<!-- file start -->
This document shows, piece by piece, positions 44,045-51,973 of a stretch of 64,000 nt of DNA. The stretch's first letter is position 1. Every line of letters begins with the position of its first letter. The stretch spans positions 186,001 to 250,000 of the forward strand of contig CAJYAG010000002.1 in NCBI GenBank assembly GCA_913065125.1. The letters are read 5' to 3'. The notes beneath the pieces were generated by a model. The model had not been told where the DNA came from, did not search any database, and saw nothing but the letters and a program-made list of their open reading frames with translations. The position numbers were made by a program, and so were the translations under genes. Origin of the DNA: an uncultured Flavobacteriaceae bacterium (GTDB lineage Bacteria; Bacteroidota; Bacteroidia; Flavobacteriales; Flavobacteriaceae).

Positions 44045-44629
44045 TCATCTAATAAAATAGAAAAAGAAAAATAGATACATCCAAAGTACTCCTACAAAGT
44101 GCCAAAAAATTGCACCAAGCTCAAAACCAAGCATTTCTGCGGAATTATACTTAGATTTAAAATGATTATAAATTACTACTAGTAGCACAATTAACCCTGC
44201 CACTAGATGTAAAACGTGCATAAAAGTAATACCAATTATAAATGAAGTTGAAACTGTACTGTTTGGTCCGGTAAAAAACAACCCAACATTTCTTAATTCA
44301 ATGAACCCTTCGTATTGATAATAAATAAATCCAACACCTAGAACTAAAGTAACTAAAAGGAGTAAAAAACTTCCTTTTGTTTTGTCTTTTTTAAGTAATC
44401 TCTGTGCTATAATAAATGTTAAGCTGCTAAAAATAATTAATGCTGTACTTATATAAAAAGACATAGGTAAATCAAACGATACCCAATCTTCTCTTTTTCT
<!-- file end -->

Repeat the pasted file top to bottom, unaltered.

This document shows, piece by piece, positions 44,045-51,973 of a stretch of 64,000 nt of DNA. The stretch's first letter is position 1. Every line of letters begins with the position of its first letter. The stretch spans positions 186,001 to 250,000 of the forward strand of contig CAJYAG010000002.1 in NCBI GenBank assembly GCA_913065125.1. The letters are read 5' to 3'. The notes beneath the pieces were generated by a model. The model had not been told where the DNA came from, did not search any database, and saw nothing but the letters and a program-made list of their open reading frames with translations. The position numbers were made by a program, and so were the translations under genes. Origin of the DNA: an uncultured Flavobacteriaceae bacterium (GTDB lineage Bacteria; Bacteroidota; Bacteroidia; Flavobacteriales; Flavobacteriaceae).

Positions 44045-44629
44045 TCATCTAATAAAATAGAAAAAGAAAAATAGATACATCCAAAGTACTCCTACAAAGT
44101 GCCAAAAAATTGCACCAAGCTCAAAACCAAGCATTTCTGCGGAATTATACTTAGATTTAAAATGATTATAAATTACTACTAGTAGCACAATTAACCCTGC
44201 CACTAGATGTAAAACGTGCATAAAAGTAATACCAATTATAAATGAAGTTGAAACTGTACTGTTTGGTCCGGTAAAAAACAACCCAACATTTCTTAATTCA
44301 ATGAACCCTTCGTATTGATAATAAATAAATCCAACACCTAGAACTAAAGTAACTAAAAGGAGTAAAAAACTTCCTTTTGTTTTGTCTTTTTTAAGTAATC
44401 TCTGTGCTATAATAAATGTTAAGCTGCTAAAAATAATTAATGCTGTACTTATATAAAAAGACATAGGTAAATCAAACGATACCCAATCTTCTCTTTTTCT